Aside from lodging, flights will probably take up the bulk of your trip cost every time you travel. From the base rate, to taxes, to baggage fees and more, you’ll find your expenses just to get there and back adding up to a huge headache. Let’s look at a few ways to save money on air travel!

1: Plan In Advance

I plan most of my flights four to six weeks in advance of any trip I take—not only because it helps me prepare, but also because tickets tend to be a bit less expensive then. Many airlines announce sales during this period, which is when you’ll likely find the best rates.

2: Compare Prices

This should be a no-brainer, but you’d be surprised! Even some of my well-traveled friends have been totally unfamiliar with Kayak, Hopper, and other flight comparison tools.

In addition to looking only at your usual carrier—such as Delta or American—check out the following, which aggregate flight times and prices around the world:

You might be able to find some less expensive options—and even more convenient ones if you mix and match your schedules, airports (for example, when I lived in Washington, D.C. I always compared prices for Dulles, National, and Baltimore), and even the airlines you choose for each leg of the trip.

To take it a step further, compare prices among those aggregators as well. Last summer I was booking a flight to Nicaragua. On Kayak, a TACA flight was listed as about $500 (including tax), while on Hipmunk the same flight was about $700. On TACA’s own website, that same flight came out to more than $1,000.

3: Set Up An Alert

Using your favorite carrier or one of the comparison tools listed above, set up an online alert for your preferred schedule. Alerts are highly customizable, with options ranging from specific airline, to travel dates and times, to even the airport you’ll fly out of. Alerts can be sent to your email, phone, or social network, and depending on how far in advance you plan your trip, they’ll allow you some leeway in comparing prices and finding the best one for your budget.

4: Don’t Book On The Weekend

When you’re home from work on the weekend, you have a bit more time to shop around without worrying about deadlines or your supervisor checking over your shoulder—and weekends are exactly when airlines expect you to book your ticket. So, prices usually go up on Friday, Saturday, and Sunday.

If you’ve set up an alert, pay close attention to it on Tuesday or Wednesday, when rates are more likely to drop—and if you have time and availability, try to book it that evening or later at night, when prices tend to drop yet again.

5: Book A Red-Eye Flight—Or An Early-Morning One

Red-eye flights are almost always the cheapest available—because come on, no one wants to travel then. But if you’re willing to take this option, bring along a water bottle to stay hydrated, some nice foam earplugs, and a comfortable sleep mask, and camp out till you land. Once you get to your destination, have some more water, get out into the sun, and enjoy your day! Not only will you help defeat jetlag more quickly, you’ll also have more time for fun than arriving later and sleeping as soon as you get to your hotel.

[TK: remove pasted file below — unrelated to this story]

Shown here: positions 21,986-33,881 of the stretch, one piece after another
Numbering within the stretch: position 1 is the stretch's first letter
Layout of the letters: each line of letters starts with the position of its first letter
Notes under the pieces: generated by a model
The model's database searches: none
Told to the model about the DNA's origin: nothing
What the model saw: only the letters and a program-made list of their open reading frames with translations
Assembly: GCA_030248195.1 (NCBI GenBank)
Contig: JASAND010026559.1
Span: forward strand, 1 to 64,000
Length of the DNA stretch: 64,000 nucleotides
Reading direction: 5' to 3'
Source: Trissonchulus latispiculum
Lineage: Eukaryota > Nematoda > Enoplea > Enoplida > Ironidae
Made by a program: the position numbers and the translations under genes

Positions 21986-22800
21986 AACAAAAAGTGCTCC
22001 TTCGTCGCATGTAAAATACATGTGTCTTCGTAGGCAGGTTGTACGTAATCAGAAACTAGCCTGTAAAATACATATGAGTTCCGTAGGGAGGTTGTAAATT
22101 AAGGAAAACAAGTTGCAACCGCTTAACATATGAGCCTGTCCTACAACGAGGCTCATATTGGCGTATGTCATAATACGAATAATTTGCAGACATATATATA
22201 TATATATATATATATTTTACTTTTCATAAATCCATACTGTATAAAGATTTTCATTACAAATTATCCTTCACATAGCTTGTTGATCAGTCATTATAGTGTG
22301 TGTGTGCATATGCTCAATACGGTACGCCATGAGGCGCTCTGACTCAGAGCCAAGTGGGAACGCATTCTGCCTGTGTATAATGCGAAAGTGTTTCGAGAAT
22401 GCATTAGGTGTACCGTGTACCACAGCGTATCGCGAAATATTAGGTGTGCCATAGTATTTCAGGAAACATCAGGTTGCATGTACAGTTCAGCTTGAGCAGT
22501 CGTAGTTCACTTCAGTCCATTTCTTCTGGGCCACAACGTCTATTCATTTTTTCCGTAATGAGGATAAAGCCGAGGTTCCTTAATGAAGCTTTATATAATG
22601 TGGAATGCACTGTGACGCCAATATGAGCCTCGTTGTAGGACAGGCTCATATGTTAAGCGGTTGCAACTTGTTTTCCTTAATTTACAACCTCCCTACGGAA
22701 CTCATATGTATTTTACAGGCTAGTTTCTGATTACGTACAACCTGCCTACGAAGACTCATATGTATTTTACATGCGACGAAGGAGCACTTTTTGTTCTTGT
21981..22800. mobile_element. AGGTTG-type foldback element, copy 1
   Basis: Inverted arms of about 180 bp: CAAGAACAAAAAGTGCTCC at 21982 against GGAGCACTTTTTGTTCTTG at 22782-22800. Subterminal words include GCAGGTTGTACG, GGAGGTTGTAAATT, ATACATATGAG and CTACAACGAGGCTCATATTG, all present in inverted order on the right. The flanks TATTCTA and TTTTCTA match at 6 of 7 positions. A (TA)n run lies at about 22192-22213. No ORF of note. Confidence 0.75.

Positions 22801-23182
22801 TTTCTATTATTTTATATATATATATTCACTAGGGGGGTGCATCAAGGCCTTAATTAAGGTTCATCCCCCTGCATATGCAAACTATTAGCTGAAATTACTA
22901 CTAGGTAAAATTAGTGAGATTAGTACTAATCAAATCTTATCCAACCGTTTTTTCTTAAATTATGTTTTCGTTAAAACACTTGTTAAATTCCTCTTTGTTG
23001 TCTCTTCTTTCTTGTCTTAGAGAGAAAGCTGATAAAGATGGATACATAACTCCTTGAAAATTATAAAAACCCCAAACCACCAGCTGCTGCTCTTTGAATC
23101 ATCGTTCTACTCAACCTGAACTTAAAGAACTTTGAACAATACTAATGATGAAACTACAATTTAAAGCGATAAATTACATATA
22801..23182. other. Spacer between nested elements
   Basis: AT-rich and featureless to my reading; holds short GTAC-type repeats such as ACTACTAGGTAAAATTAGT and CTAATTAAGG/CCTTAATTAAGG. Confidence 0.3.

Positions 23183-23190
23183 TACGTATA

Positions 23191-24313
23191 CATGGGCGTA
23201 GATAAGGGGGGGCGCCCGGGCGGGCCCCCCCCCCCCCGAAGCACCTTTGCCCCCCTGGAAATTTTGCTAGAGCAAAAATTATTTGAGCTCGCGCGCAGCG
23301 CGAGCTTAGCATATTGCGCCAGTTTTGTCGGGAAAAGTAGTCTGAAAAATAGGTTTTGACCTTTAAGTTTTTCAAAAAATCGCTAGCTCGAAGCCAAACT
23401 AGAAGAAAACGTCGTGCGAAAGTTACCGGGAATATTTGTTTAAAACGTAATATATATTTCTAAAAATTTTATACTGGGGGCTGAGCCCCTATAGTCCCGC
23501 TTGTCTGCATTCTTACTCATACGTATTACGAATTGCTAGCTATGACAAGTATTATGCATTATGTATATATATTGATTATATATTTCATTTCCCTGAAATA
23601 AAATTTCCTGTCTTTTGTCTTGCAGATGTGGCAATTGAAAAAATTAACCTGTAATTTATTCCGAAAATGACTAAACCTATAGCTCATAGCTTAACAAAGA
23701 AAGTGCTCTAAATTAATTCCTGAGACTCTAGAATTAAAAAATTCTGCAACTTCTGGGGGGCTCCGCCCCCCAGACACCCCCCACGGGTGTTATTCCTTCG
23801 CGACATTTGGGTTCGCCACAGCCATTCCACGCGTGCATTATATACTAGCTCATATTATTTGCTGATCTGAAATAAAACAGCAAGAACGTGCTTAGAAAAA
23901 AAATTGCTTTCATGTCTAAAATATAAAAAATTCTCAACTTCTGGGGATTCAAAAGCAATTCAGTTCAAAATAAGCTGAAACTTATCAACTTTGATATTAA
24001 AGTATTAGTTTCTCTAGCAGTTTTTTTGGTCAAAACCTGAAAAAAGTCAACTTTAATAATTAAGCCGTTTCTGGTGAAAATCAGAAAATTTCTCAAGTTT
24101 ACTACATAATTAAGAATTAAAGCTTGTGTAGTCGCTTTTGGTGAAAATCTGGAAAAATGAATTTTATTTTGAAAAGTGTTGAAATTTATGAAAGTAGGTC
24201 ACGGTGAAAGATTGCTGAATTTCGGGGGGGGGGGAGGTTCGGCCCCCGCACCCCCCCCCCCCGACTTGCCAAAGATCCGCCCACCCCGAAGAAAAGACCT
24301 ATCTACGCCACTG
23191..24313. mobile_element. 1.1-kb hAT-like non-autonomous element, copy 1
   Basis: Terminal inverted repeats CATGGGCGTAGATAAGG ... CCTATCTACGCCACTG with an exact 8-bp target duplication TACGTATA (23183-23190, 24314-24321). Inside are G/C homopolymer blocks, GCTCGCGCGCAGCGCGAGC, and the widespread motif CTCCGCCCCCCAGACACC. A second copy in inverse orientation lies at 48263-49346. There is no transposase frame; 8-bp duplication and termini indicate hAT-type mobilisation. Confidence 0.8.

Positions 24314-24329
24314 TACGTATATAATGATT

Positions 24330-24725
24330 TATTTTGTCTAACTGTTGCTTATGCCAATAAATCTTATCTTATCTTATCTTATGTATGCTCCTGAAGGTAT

On the other hand, taking and early morning flight can save a bit of money in an unexpected way: later flights tend to be delayed more often due to late arrivals and departures from earlier that day. Booking an early flight helps ensure you’ll take off in time—rather than spending money on overpriced food and magazines as you await a delayed flight otherwise.

6: Pack Smart

Baggage fees can add up quickly, depending on which airline you take and how much luggage you take with you.

It’s almost commonplace for airlines to charge $15 to $40(!) for every checked bag, including your first. If you have the flexibility to look, you may find a carrier that’ll let you check your first one for free—or at least be aware of which airlines charge, so you can add this into your budget beforehand.

As well, overweight luggage can add unexpected and incredibly annoying costs to your travels. Learn what that weight limit is—often 50 pounds or more—and weigh your bags before you leave home so you have an idea if and how much you’ll pay at the gate. And finally, if you’re able to, consider only taking a carry-on to avoid baggage fees altogether. Depending on where you’re going, it may be cheap and simple to find toiletries and more as soon as you arrive at your destination!

About the Author

As the managing director of Frayed Passport, my goal is to help you build a lifestyle that lets you travel the world whenever you want and however long you want, and not worry about where your next paycheck will come from. I've been to 20+ countries and five continents, lived for years as a full-time digital nomad, and have worked completely remotely since 2015. If you would like to share your story with our community, or partner with Frayed Passport, get in touch with me at!

Featured image via Unsplash.

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